The Dreamers is caught between the reality and the reverie of Paris’ violent student uprisings during the spring of 1968.
Director Bernardo Bertolucci focuses on the personal rather than the political aspects of the protests by painting an intimate and erotic portrait of his three young protagonists.
They represent the era’s innocent idealism and indulge in the 60’s favourite flavours; sex, drugs, rock n’ roll and most importantly, cinema.
The film’s crystalline dialogue, adapted by Gilbert Adair from his aptly named novel The Holy Innocents, also lends a wicked edge to his characters.
Matthew, the film’s narrator, is the proverbial American in Paris. He, along with most young Parisians of the day, worships at the City of Lights brightest temple; la Cinmatque Franaise from which both the film’s love story and tumultuous setting sprout.
Here he meets twins and fellow cinephiles, Isabelle and Theo, who invite him for dinner (and eventually more) at their vacationing parent’s baroque apartment.
Isabelle, an alluring ingnue, and Theo, a brooding but equally beautiful counterpart, are impressively portrayed by newcomer Eva Green and Louis Garrel.
Completing their decadent love triangle is Michael Pitt, whose generous pout comes in handy as the nave tranger, Matthew.
Their earnest intensity and passionate philosophies could be easily written off as youthful flippancy, such as Theo comparing Mao to a director of a great epic with millions of extras. But the actors manage to be young, beautiful and blas, without being overly precious.
The twins are an intriguing and exotic pair who literally charm the pants off our impressionable American by inviting him to join their games of cinematic obsession and sexual experimentation.
In one scene, the three read with fervor that “the camera is like a peeping tom, a voyeur.” Old movie stills pulse throughout the film like lost love letters or clues to the trio’s fanatical film trivia quizzes.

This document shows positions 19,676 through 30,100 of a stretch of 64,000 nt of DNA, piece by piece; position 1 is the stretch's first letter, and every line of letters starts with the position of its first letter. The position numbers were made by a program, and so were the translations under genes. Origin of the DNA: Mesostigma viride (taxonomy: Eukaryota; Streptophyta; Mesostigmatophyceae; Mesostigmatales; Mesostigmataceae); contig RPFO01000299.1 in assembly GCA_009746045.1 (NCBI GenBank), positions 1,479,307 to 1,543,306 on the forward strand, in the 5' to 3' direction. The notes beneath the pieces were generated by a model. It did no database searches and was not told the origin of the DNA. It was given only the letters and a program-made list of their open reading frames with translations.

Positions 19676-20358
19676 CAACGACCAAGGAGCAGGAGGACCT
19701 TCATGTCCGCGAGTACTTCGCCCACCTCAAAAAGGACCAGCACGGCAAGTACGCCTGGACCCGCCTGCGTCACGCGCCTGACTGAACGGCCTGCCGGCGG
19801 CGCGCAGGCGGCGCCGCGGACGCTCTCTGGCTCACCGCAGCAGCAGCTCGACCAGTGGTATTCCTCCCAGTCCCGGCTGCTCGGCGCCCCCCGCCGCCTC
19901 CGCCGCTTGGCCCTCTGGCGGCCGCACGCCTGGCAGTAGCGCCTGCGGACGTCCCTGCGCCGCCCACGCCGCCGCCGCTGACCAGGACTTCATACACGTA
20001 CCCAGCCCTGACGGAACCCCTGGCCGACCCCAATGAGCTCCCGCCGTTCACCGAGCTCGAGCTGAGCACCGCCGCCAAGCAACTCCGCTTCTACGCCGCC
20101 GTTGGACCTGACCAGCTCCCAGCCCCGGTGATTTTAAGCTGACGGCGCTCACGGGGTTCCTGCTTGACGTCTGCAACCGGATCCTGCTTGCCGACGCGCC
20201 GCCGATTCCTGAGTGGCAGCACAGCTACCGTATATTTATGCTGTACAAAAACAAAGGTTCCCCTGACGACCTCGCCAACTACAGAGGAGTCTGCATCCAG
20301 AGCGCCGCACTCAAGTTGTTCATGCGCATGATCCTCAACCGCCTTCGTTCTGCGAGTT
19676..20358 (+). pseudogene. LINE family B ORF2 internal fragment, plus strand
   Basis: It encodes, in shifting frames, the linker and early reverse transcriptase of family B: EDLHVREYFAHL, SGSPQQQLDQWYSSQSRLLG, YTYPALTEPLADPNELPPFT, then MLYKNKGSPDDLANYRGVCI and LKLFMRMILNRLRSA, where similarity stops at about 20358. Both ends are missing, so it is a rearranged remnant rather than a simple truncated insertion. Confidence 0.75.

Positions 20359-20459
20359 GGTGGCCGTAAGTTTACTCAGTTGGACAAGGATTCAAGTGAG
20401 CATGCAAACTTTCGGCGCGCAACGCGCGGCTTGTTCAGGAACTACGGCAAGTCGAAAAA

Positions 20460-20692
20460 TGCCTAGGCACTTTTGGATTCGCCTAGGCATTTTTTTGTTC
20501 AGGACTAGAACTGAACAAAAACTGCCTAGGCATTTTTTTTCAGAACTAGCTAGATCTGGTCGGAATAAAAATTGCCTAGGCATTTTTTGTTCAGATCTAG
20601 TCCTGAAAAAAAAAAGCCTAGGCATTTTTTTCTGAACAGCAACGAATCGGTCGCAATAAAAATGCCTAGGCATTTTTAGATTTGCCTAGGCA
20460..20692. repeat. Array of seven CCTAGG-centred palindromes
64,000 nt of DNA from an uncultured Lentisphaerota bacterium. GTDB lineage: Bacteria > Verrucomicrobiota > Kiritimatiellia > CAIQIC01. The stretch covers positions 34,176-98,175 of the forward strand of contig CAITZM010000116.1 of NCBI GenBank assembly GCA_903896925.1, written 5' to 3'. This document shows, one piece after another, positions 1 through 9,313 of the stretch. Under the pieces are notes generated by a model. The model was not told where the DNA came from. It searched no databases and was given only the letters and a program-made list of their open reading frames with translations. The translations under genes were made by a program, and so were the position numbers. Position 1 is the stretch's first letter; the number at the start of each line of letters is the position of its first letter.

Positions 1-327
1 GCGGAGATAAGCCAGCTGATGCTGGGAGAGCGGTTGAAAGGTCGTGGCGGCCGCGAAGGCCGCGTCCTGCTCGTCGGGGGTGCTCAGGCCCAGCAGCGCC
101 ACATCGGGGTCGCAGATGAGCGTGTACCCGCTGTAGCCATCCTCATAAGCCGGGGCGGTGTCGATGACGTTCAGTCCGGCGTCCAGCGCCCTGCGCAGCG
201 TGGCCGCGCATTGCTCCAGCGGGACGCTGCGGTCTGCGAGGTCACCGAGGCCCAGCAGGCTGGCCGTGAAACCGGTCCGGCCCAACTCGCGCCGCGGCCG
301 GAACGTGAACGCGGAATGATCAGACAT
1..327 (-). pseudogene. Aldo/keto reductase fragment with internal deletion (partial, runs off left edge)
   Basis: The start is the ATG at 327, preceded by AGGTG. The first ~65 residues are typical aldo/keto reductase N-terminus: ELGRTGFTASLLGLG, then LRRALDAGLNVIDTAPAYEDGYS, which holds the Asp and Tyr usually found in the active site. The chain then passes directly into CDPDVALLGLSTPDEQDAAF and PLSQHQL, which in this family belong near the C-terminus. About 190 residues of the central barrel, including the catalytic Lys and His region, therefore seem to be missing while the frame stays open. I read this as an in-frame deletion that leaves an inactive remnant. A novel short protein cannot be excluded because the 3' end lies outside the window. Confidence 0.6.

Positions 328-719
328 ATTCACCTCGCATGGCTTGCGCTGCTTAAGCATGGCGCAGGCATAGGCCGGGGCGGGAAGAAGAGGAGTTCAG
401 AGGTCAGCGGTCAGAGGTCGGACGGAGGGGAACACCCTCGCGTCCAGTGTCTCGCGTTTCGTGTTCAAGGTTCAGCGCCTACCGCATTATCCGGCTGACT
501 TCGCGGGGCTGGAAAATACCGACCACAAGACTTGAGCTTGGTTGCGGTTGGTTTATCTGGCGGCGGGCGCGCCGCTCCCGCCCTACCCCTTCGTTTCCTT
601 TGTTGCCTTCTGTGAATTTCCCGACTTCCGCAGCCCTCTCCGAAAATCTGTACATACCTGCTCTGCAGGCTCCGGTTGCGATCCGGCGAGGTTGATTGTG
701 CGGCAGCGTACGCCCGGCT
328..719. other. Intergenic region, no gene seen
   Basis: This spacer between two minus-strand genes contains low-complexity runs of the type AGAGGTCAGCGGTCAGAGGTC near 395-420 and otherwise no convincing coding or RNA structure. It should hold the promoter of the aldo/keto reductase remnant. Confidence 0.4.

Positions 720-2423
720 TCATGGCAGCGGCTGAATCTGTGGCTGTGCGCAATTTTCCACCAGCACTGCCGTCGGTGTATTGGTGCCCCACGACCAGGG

One wrong answer and a participant must succumb to a “forfeit.”
In Theo’s case, this requires masturbating in front of a Marlene Dietrich poster at the insistence of his sister, while for Matthew this means makin’ bacon with Isabelle on the kitchen floor, as Theo fries eggs for breakfast.
Alas, this erotic utopia cannot last forever.
The once opulent apartment deteriorates into a claustrophobic hothouse, reflecting the dreamer’s deflowering minds and loose morals. Homoerotic and incestuous undertones remain in the steamy shadows, but Matthew’s apprehension and jealousy of the twin’s impenetrable bond begins to surface. “I really love you,” he declares to Isabelle, quickly adding, “both of you.”
Meanwhile the streets below are ablaze with protests and the escapists are starting to feel the heat.
As Matthew and Theo languidly lounge in the bath they accuse each other of evading their separate responsibilities.
Matthew’s dodging the Vietnam War and Theo’s avoiding the revolution reverberating throughout Paris.
The streets eventually invite themselves in.
A stone that shatters the window literally awakens the dreamers from their self-exile and forces them to confront the movement at their doorstep.
With this you feel Bertolucci’s hesitation at letting the outside world intrude on his cocoon. The Dreamers is his nostalgic love letter to the “Holy Innocents” for being young and in love; with themselves, each other and cinema itself.
The Dreamers is playing at AMC and Cinma du Parc.